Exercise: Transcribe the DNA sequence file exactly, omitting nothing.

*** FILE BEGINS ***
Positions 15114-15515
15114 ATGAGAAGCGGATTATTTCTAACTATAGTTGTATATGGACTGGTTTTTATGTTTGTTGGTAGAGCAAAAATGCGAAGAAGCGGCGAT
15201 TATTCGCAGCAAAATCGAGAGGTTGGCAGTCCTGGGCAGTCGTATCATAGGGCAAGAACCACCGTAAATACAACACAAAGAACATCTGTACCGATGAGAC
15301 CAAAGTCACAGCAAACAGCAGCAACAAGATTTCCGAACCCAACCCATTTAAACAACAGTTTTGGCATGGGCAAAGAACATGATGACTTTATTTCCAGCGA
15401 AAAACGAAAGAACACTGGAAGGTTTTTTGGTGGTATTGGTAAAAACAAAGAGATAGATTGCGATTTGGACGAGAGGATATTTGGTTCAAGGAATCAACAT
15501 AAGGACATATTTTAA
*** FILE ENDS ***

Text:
Positions 15114-15515
15114 ATGAGAAGCGGATTATTTCTAACTATAGTTGTATATGGACTGGTTTTTATGTTTGTTGGTAGAGCAAAAATGCGAAGAAGCGGCGAT
15201 TATTCGCAGCAAAATCGAGAGGTTGGCAGTCCTGGGCAGTCGTATCATAGGGCAAGAACCACCGTAAATACAACACAAAGAACATCTGTACCGATGAGAC
15301 CAAAGTCACAGCAAACAGCAGCAACAAGATTTCCGAACCCAACCCATTTAAACAACAGTTTTGGCATGGGCAAAGAACATGATGACTTTATTTCCAGCGA
15401 AAAACGAAAGAACACTGGAAGGTTTTTTGGTGGTATTGGTAAAAACAAAGAGATAGATTGCGATTTGGACGAGAGGATATTTGGTTCAAGGAATCAACAT
15501 AAGGACATATTTTAA